Lazy Acres, if you’re looking for a beachfront property this probably is not where you’ll find it. Street, avenues, lanes, and others have names that are part of the address to identify the location of a property. Urban areas have been assigning names since the 1800’s in the USA . Rural areas have converted the Rural Route box numbers to Street addresses, in recent years to work hand in hand with the implementation of enhanced 911 systems.
There are many reasons streets are given a name from acknowledging a local family to the name of a flower growing wild on the property.
In the real estate world, you wouldn’t think a name would matter to a purchaser as long as the area, price and terms were just what they are looking for. From time to time a person may feel squirmish about a street name just the same as they may feel about a house number or what direction the front door faces.
Some cities keep it simple by numbering the streets in sequence. Others, like Atlanta can totally turn you in circles with Peachtree North, south-east and west. Thank goodness for GPS.
Inquisitive buyers like to know the backstory behind a street name and if you dig around enough you can probably hear a good tale. Developers today often take their time to assign names to a new community. Selecting a theme that has a connection to the land or landowner sets the pace for effective marketing.
The background story can then be shared for years to come.
One of my favorites is the simple story of Keylime Drive.
The Developer had a weekend getaway on Amelia Island Georgia. She thought it was so beautiful and had Keylime pie at dinner for dessert. There you have it, Amelia and Keylime Drives in the new neighborhood.
A few years ago I documented by video some of the communities that I worked on and assigned names. As word got out about my street naming from time to time interesting stories would be told to me. Here is one from a small city in the metro area of Savannah Georgia.
Happy home shopping…:) I hope you find your Happy lane 🙂
I can’t help but to ask myself if I am prepared to accept the changes of the age of technology. Anything that saves time is assumed to be good.
Scooter options….using pedal power and smart cars…downsizing
Use it or lose it….less available every year
The number you have reached is no longer in service
free…..just plug in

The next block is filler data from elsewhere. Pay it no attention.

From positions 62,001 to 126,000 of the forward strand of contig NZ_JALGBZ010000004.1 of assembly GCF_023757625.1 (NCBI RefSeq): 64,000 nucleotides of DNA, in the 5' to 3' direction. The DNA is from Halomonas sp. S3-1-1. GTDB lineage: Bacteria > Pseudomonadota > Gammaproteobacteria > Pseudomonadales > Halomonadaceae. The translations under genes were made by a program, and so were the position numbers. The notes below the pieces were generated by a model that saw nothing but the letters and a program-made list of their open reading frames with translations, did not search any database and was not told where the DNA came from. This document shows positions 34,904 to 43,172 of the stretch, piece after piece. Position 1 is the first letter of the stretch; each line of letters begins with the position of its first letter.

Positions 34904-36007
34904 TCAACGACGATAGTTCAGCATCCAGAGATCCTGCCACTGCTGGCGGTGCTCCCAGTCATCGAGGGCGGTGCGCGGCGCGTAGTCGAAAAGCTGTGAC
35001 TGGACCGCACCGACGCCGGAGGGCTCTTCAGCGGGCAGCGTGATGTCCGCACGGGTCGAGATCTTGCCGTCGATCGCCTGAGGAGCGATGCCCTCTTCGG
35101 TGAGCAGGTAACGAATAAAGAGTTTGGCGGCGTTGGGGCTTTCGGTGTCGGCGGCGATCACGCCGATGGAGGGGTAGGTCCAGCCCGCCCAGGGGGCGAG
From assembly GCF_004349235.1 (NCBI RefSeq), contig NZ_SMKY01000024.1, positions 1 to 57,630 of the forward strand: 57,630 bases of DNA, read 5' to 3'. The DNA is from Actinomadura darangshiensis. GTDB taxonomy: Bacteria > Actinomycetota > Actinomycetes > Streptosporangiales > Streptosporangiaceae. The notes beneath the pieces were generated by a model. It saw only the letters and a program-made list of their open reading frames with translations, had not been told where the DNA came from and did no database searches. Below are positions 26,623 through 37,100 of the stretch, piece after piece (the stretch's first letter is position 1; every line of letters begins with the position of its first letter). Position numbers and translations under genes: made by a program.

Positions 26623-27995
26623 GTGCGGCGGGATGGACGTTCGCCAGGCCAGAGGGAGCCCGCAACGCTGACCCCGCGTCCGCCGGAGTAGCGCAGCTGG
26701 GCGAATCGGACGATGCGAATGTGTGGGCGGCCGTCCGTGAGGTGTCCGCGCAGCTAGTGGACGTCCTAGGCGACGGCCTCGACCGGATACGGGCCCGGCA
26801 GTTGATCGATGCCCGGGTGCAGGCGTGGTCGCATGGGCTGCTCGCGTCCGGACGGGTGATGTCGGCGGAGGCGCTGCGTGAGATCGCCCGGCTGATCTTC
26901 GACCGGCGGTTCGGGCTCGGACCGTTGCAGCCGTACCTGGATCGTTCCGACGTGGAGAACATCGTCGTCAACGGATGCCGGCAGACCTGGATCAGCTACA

Still working and classic
Admire the old and embrace all that is new, change is continuous and mixing things up is really cool 🙂
Photos taken in New York City 2018…..
“There is no necessity to seek for anything better than metallic brown, venetian red, or red oxide as a pigment, and pure linseed oil as the vehicle, as a suitable paint for tin roofs”
Engineer Review , March 1909
This 1870 home is located in the historic district of Guyton Georgia. A city rich in history and on the route of “Shermans March to the Sea”. To view other homes and to read more about this charming community please visit: https://effinghammoves.com/2018/04/15/guyton-georgia-usa-tells-its-own-story/
Savannah Georgia laid out in 1733 has many historic homes in the city. The Gingerbread house was built in 1899 and is an example of Steamboat Gothic Architecture.
It is now a venue for weddings and events, located on Bull street in the Victorian District.
Half Circles: “Cee’s Fun Foto Challenge”
Thanks Becky for the challenge. I took this photo on my visit to Nuremberg, Germany.
I’m used to seeing the dormers and skylights just not this many on one structure. Found this interesting.
Charleston South Carolina is a historic city known for its variety of fine dining. A top choice for tourists and the locals is Hymans Seafood on Meeting Street. Located within walking distance to the Old City Market, they offer a good selection of seafood along with a full menu of traditional southern dishes. I had […]
via Lunch on Meeting St. Charleston South Carolina — The59Club
My flower of the day Charleston South Carolina
via Soft Pink in the Garden — The59Club